A bill creating a tax credit for businesses that offer workplace wellness programs has been passed by the Wisconsin State Legislature and is on its way to being signed by Gov. Scott Walker.
Senate Bill 73 / Assembly Bill 78, referred to as the “Healthy Jobs Act,” was unanimously passed by both the Assembly and Senate. An amendment tweaking the legislation, setting a five-year sunset on the credit, was approved on a voice vote in the State Senate on Tuesday.
Senate Majority Leader Scott Fitzgerald (R-Juneau) said “the bill now goes to the Governor’s office where it is expected to be signed into law.”
According to the Legislative Fiscal Bureau, “This bill creates an income and franchise tax credit for workplace wellness programs. The amount of the credit is equal to 30 percent of the amount that an employer pays in the taxable year to provide a workplace wellness program to any of the employer’s employees who are employed at a small business in this state. A workplace wellness program is a health or fitness program, as certified by the Department of Health Services, that is provided with health risk assessments.”
Under the bill’s proposal, businesses with 50 or fewer employees that implement a wellness program would be eligible for a grant equal to 30 percent of the cost of implementing the program.
The Wisconsin Public Health Association (WPHA), Wisconsin Association of Local Health Departments and Boards (WALHDAB) released a joint statement applauding the bill.
“The members of WPHA and WALHDAB would like to thank the entire Legislature, and particularly the authors of the bill, Sen. Terry Moulton (R-Chippewa Falls) and Rep. John Murtha (R-Baldwin), for recognizing the health value and economic benefits of employee wellness,” said WPHA Public Affairs Committee Chair Kristen Grimes. “The Healthy Jobs Act will not only improve the overall health of the state’s workforce, but it will provide financial benefits to Wisconsin’s small business community.”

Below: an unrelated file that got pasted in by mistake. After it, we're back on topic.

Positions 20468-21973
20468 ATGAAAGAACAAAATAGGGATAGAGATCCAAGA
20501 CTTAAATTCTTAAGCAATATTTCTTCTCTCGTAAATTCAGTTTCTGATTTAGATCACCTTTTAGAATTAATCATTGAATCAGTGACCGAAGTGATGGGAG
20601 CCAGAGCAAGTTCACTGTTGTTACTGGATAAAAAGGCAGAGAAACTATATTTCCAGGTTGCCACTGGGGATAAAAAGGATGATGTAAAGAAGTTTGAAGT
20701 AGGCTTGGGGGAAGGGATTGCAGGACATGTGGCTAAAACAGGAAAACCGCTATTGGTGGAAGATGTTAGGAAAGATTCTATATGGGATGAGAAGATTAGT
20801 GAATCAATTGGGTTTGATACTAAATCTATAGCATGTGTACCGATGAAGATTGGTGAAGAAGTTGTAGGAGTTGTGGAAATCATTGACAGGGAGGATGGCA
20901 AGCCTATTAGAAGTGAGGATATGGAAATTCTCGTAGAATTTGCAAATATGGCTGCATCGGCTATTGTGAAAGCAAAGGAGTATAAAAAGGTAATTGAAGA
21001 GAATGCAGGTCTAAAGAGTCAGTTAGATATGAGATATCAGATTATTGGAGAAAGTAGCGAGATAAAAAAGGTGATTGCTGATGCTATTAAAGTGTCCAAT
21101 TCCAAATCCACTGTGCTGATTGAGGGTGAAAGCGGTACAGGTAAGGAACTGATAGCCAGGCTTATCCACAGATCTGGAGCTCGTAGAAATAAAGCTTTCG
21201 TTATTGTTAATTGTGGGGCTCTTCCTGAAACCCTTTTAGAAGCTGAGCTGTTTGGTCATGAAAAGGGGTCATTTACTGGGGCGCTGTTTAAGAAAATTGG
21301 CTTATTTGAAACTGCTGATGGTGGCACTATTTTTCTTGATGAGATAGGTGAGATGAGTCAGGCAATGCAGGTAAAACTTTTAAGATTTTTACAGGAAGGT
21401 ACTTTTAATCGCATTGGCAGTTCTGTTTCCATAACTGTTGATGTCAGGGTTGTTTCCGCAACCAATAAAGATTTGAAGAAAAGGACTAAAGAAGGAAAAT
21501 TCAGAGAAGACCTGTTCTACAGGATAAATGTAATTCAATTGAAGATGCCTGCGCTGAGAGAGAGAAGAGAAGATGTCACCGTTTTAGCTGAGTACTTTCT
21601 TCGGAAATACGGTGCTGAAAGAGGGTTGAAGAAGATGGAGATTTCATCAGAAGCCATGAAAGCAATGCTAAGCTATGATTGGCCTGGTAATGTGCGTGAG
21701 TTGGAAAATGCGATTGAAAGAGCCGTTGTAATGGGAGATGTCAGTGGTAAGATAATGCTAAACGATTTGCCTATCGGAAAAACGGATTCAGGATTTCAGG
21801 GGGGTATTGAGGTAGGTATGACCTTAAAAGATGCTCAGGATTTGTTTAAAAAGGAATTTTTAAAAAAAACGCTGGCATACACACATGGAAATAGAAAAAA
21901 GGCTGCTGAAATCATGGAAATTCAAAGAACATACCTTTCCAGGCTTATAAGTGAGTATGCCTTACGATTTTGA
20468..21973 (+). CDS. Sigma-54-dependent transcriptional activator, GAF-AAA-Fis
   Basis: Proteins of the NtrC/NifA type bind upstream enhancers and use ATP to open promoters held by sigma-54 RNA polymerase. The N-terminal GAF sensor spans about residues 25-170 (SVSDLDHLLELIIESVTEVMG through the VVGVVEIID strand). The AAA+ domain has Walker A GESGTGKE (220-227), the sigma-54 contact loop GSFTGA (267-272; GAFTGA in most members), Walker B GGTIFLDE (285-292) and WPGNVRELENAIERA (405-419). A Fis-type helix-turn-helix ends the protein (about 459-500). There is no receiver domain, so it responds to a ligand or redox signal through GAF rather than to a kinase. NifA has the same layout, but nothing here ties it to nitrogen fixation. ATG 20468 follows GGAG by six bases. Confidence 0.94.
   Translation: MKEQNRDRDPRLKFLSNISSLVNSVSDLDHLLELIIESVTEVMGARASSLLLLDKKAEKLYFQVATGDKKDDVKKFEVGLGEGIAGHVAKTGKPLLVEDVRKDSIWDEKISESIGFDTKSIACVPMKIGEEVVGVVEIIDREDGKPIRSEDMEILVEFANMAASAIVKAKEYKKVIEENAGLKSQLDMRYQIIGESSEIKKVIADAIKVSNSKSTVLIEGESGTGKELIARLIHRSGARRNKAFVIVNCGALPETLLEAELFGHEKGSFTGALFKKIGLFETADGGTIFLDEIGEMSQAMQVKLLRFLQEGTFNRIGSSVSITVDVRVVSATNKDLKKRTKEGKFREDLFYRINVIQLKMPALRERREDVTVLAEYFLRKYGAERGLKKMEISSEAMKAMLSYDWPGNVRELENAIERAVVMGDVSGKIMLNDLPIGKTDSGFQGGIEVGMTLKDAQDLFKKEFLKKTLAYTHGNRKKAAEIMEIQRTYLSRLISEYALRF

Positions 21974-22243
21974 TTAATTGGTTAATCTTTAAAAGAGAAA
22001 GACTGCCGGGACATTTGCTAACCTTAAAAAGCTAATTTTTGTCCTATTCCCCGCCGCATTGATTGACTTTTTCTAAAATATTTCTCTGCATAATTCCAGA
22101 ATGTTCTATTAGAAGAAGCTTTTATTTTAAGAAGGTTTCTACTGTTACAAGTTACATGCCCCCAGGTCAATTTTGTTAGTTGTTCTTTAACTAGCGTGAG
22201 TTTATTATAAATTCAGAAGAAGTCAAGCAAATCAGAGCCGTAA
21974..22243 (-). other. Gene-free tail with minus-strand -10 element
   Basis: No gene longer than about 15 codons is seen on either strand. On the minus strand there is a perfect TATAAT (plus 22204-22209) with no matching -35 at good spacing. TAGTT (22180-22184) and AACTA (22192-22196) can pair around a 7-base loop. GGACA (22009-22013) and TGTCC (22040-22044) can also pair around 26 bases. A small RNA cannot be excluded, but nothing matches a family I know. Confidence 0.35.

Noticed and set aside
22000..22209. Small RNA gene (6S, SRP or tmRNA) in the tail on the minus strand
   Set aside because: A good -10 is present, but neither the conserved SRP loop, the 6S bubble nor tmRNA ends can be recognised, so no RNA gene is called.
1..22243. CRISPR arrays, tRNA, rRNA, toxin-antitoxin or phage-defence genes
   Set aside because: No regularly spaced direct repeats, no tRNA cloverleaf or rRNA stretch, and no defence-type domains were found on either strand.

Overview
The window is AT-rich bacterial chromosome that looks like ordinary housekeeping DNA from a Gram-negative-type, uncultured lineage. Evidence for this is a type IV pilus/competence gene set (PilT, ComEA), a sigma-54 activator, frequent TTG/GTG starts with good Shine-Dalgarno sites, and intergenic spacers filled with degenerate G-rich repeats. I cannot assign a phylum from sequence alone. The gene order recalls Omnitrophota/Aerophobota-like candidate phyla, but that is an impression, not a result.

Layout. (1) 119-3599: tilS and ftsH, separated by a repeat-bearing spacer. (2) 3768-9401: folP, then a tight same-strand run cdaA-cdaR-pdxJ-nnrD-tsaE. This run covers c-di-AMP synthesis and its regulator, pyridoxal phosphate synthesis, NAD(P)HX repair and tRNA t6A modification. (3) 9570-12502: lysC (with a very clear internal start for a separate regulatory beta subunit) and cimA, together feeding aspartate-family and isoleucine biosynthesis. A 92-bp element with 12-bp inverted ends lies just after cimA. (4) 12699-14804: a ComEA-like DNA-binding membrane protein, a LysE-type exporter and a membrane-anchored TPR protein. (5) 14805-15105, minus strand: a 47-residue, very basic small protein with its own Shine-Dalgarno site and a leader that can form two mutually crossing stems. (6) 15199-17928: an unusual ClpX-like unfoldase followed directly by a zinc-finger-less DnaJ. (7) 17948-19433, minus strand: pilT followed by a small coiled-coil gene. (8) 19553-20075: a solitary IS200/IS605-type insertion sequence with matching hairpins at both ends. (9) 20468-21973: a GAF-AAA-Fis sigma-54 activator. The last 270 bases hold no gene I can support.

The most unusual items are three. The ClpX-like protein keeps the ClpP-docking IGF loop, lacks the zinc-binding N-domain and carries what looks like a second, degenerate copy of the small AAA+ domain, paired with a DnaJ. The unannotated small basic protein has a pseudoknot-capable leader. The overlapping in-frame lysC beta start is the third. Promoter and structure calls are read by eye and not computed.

“Rising health care expenses and lost productivity due to employee illness is a concern for all businesses, but small employers typically find it more difficult to absorb these costs,” said WALHDAB Public Affairs Committee Chair Sally Nusslock. “This Healthy Jobs Act provides small employers with resources to invest in wellness programs and ultimately improve the health of their employees and their businesses.”
Fitzgerald said, “I am proud to announce that the Senate has passed bipartisan legislation which provides resources to businesses who take the responsible step to invest in the promotion of a healthy workplace. By implementing these programs, participating businesses not only have the chance to improve the wellbeing and productivity of their workers, but can also curb long term costs associated with chronic disease, reducing the burden on businesses and the state.”